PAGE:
The Washington Redskins are far from perfect. That’s obvious. They’re in a league where everybody makes mistakes. That’s evident.
What isn’t easy to see is why the Redskins haven’t been able to figure “it” out.
Many blame it on Dan Snyder and that is the one constant synonymous with a lack of sustainable success. Recently,
you certainly can point the finger at Bruce Allen
, who runs the show.
Whatever the reason,
they haven’t been able to figure it out when many others have
. Clearly, teams like the Browns have not.
But almost everyone else has had brief to consistent moments of success on a more regular basis than the Redskins have over the last quarter-century.
Hopefully, they figure it out soon. I see things very differently than they do and that’s why I am almost always at odds with their philosophies and business practices.
There are plenty of times I agree with them. I do think they did the
right thing going with Alex Smith over Colt McCoy and a rookie
. I do think that
Smith offers them a slight upgrade in some key areas over Kirk Cousins.
They made smart moves in bringing back
and Quinton Dunbar.
The Redskins do some things well. They have been relatively stable on the field for the last three years, while still dealing with a lot of drama behind the scenes.
The problem is this: The Redskins version of stability is what other teams define as average or mediocre. They absolutely need to step up their overall performance and evaluation a big, significant notch.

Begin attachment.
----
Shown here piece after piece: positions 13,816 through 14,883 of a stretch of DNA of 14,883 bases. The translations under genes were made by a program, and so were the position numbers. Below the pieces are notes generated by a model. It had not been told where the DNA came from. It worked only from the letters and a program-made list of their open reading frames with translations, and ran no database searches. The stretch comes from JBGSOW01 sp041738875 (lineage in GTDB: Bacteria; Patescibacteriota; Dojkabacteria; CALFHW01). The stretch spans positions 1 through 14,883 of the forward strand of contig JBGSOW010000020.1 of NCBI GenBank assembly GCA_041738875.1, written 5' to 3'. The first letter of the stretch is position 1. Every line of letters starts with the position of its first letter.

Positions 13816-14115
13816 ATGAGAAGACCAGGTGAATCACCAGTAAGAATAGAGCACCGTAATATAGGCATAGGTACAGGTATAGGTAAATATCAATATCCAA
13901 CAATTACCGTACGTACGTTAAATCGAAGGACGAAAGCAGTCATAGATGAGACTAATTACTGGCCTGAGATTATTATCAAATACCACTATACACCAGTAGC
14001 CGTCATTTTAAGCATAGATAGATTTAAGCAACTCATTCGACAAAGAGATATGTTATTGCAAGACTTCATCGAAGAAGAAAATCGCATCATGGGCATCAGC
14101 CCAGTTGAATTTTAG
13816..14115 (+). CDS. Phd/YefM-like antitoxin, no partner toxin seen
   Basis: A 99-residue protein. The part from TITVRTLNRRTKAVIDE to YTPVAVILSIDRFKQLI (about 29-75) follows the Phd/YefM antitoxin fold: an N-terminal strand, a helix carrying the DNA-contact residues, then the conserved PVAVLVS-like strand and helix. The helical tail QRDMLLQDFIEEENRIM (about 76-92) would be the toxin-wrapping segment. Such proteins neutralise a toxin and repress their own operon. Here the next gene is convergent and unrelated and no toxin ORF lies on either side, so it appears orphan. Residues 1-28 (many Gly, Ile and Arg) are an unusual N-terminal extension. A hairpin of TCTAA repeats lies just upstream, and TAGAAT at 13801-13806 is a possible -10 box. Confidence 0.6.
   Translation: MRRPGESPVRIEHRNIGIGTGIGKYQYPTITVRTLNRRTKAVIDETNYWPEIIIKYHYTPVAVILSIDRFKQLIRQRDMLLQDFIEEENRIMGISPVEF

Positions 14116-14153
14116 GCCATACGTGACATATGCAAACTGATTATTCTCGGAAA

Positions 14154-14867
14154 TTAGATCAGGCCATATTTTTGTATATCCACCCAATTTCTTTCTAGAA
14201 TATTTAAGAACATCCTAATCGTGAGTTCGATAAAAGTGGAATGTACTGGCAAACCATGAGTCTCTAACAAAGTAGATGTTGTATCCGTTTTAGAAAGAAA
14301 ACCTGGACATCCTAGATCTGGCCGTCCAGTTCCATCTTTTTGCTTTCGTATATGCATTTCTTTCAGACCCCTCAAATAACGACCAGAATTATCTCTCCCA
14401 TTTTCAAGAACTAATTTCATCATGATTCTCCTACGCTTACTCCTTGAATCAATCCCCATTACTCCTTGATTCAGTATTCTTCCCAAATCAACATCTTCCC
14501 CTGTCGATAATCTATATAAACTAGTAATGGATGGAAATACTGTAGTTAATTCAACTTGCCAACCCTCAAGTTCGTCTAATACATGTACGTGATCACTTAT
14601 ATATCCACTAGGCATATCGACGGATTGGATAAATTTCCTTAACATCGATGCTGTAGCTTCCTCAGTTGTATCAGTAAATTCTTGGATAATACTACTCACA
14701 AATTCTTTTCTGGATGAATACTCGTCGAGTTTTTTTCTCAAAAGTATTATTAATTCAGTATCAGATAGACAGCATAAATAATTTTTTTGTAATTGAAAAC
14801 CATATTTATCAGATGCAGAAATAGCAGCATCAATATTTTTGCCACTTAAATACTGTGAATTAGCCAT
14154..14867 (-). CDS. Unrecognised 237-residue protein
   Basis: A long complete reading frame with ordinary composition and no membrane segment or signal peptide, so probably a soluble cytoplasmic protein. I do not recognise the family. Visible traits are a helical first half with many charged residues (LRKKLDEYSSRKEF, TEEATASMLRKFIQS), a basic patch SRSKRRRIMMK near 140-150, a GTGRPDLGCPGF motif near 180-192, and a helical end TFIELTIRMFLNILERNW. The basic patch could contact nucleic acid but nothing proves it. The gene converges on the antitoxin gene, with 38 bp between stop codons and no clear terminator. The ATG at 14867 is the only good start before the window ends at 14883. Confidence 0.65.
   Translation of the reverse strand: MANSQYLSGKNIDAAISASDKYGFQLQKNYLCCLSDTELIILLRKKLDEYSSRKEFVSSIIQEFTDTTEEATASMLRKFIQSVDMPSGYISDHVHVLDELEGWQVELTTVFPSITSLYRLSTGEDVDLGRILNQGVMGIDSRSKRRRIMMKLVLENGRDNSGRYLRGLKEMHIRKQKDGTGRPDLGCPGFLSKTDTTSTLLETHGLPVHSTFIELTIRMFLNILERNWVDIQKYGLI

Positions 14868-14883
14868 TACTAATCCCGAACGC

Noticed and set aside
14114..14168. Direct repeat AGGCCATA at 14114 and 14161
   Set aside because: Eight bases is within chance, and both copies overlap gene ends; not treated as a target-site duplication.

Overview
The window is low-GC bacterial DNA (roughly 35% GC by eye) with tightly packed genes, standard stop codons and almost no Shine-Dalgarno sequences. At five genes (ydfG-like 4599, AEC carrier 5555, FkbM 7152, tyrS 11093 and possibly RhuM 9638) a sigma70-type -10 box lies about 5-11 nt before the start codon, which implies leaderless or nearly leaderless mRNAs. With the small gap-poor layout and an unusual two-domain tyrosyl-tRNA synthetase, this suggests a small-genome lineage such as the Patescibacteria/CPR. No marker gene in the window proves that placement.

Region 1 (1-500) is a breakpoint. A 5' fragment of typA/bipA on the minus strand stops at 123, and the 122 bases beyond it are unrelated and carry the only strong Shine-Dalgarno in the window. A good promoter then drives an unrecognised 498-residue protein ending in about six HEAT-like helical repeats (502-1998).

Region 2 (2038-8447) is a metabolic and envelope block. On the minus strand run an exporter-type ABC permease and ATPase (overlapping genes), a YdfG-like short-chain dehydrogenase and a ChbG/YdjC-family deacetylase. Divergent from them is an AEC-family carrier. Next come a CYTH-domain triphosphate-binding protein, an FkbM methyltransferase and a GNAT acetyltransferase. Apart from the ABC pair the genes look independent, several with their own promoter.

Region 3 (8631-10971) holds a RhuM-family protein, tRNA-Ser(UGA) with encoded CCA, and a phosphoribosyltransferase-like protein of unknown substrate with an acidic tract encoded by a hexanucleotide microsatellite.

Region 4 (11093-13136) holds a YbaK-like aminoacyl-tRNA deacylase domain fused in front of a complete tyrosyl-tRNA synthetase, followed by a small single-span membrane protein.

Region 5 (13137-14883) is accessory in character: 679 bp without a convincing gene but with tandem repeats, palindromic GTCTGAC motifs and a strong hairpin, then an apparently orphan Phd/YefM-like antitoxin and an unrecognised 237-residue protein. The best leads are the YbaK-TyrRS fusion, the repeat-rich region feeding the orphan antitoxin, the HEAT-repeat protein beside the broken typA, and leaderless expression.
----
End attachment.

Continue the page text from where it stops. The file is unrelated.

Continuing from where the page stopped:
One way to do that? Doing a better job in free agency.
Last year, the Redskins brought in six notable players via unrestricted free agency. Through one year (granted a short sample size), the Redskins went (2-6) or hit on 33% of their acquisitions.
Zach Brown and D.J. Swearinger were “hits” while
, Brian Quick,
Stacey McGee and Terrell McClain
were all disappointing in terms of overall impact.
That’s not to say those four did not make an impact in a game or two but there’s nobody that I’ve been able to find that think any of those four guys had even a “fine” year.
Brown, Pryor and Quick are all free agents and all three could be elsewhere in 2018. The only one of the three that the Redskins are believed to be interested in bringing back is Brown, who missed the final few games of the season.
I have no problem with wanting to bring back Brown. His speed and athleticism is much needed. However, it appears, as expected that he wants too much money for a player with some huge flaws.
Josina Anderson of ESPN reported on Wednesday that Brown is focused on a big pay day.
“My understanding is that Brown wants to be compensated like a top 3 ILB.”
If this is true, on the surface, I wouldn’t bring Brown back at that rate and I would agree with the Redskins if they let him walk.
Per spotrac.com, the
top three 3-4 inside linebackers
) are all on the books for the Ravens, Steelers and Cardinals to have a $8.718 base salary as each have had their fifth-year options executed for 2018. Shazier will likely miss the entire season due to injury.
Luke Kuechly’s base salary for the Carolina Panthers this year is $7.6 million with a $13.1 million cap hit as part of a long term five-year, $61.8 million-dollar extension in September 2015.
Brown signed a $1.55 million base contract with the Redskins
with another $1.0 million in bonuses and more based on incentives.